- Similar to forming a strategic alliance, the content from the round table can be leveraged through their organisation’s communication mechanisms (website, newsletters, social media etc). This helps raise the profile and positive positioning of the sponsoring organisation.
Elements of a marketing communication round table
There are no hard and fast rules as to what constitutes an effective round table, but primary elements to consider generally include the following:
- Having only one representative of the sponsoring organisation present, though you could do two at a push
- Those present need to be senior organisational stakeholders. Preferably, organisational leaders. But if not leaders in title, then certainly they should be leaders in thinking, intellect and/or standing
- Eight to ten participants is ideal. Any less and you may not get the discussion, debate and quality content required to give the white paper ‘heft’. Any more and it can become unwieldy, with many participants potentially becoming frustrated at their lack of opportunity to make a meaningful contribution
- Eight to ten participants also allows those present to network effectively and to have side-conversations. This is a key attraction to attracting participants to the RT in the first place
- Limit the discussion to one morning. A whole day is too long and most high-level potential participants will baulk at giving up this much of their time. The brain and the body are likely to be more willing and more engaged at this time of day. Enthusiasm and quality input will be greater
- Follow the round table with a lunch, by all means, but don’t have a meal during the RT process. Make the lunch optional. And don’t make it War and Peace. The mechanisms of serving food will impede and/or upset the thinking and interaction process. These things get in a groove and you don’t want to stymie the flow provided is appropriate, with an 8.45 or 9am sit down and rev up the talk fest time making sense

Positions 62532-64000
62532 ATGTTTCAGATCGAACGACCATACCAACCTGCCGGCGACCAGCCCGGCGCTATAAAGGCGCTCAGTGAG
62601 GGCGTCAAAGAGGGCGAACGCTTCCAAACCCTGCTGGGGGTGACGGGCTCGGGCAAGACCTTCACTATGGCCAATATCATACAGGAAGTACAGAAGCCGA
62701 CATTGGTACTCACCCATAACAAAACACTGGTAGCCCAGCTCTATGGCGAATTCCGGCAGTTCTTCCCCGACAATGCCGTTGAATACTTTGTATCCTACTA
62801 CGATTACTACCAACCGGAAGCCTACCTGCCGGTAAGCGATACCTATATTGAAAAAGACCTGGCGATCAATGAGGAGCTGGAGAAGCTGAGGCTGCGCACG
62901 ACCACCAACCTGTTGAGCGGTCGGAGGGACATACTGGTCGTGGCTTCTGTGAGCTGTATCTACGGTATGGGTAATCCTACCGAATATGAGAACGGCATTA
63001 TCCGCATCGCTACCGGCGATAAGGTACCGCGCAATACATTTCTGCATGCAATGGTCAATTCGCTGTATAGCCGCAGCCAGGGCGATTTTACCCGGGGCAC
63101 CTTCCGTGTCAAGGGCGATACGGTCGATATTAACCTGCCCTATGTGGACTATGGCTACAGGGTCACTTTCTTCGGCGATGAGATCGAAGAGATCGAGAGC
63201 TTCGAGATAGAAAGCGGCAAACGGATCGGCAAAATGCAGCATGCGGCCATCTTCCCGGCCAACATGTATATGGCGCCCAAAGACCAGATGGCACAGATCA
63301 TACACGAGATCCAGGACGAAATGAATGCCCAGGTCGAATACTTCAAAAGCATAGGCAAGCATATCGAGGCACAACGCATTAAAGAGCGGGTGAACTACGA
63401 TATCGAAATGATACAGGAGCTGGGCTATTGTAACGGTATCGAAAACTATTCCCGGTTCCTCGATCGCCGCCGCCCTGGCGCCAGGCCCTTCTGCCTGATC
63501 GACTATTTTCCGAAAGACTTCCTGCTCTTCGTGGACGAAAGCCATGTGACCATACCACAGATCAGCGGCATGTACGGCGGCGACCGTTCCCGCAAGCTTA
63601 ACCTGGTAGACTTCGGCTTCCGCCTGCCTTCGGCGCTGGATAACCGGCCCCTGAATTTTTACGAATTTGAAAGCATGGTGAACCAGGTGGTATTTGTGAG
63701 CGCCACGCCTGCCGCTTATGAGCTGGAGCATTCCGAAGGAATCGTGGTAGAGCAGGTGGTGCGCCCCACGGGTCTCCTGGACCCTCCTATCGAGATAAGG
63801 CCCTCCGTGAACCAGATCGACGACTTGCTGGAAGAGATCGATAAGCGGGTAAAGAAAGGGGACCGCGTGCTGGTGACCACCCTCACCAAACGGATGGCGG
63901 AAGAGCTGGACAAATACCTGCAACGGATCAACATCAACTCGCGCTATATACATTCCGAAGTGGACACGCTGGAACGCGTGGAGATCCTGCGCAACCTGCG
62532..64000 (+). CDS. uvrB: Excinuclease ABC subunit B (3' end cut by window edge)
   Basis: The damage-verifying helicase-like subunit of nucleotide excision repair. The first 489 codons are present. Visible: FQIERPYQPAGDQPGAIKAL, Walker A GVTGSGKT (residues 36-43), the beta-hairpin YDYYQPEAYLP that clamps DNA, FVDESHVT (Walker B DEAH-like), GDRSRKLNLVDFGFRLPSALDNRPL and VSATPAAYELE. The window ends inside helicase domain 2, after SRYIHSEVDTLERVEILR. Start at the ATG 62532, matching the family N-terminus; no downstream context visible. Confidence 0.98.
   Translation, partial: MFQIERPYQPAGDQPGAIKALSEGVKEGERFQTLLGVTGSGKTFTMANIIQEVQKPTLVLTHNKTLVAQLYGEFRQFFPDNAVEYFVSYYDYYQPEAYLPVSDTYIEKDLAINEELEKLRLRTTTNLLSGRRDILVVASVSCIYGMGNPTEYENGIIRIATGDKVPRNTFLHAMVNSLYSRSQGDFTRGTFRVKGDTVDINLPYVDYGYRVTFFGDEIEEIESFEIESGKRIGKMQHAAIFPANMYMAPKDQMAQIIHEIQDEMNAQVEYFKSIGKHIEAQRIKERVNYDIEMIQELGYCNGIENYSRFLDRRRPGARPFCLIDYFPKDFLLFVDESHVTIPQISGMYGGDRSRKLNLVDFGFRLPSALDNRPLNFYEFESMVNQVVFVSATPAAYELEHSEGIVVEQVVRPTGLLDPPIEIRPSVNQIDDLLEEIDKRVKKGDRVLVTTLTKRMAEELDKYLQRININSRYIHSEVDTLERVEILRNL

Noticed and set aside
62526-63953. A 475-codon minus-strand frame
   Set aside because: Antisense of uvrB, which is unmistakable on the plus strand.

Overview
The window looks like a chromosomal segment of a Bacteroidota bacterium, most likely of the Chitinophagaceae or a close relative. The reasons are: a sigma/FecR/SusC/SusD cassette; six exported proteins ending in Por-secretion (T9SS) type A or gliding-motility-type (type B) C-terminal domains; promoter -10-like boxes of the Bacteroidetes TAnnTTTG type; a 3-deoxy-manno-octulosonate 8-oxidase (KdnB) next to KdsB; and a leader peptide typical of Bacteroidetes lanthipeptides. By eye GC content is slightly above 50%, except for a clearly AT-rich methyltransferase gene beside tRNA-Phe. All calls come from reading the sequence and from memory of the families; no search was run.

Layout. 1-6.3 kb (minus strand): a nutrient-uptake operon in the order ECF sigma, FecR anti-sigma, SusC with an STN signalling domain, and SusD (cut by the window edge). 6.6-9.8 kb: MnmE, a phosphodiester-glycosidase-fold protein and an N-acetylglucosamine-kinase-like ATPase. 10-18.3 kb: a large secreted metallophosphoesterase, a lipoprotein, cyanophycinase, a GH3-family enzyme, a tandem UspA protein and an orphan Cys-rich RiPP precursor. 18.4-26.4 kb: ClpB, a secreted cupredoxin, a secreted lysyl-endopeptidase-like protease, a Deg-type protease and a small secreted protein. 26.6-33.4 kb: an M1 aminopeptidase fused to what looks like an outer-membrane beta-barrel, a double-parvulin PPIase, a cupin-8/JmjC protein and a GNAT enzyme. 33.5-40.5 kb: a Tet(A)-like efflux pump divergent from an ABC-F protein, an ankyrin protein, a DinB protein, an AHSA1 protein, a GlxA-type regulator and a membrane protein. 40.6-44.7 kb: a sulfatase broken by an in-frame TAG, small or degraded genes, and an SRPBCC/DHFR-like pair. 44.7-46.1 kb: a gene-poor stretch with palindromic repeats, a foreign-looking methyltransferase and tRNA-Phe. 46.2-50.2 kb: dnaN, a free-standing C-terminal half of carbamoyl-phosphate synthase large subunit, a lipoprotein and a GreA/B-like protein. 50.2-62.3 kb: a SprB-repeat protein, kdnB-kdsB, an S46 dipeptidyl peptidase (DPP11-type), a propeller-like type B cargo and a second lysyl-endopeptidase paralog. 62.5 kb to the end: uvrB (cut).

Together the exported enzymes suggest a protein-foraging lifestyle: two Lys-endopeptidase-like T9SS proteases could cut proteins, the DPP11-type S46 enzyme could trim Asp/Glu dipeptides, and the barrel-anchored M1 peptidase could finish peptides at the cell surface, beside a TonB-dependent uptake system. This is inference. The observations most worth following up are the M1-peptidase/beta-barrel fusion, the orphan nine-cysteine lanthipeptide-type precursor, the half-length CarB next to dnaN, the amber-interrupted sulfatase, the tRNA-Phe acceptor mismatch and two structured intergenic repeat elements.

- Two to three hours should be the limit of time allocated to the round table, with a morning tea break an option to consider, though it is best to keep participants in the room and make it very short
- Make an audio recording of the discussion. Keep it on file as it may be called upon if participants disagree with the way they are quoted
- The white paper produced of the RT discussion will need to be signed off on by all participants.
And remember, as the issue(s) being discussed in the RT should be topical, there is a need to accelerate the white paper generation. Don’t hang around.
Importantly, you want to get that paper and its supporting communication out and in front of stakeholders quickly. You don’t want someone else to beat you to the punch.
Additionally, a slow white paper production process will mean reduced buy-in and attention to it from participants through the sign off process. And that is nothing short of death to ROI.
This is the first of a three-part series on round tables and white papers. The next post will feature tips on getting participants to attend a round table, facilitating it and taking an alternative approach to round tables. The final post in the series focuses on the media relations dimension of a round table and white paper: should they be invited and getting editorial placement results.
What did you think of this discussion? What is your experience in holding round tables and producing white papers? Did they achieve the intended results? What were the non-media related outcomes, such as stakeholder relationship enhancement?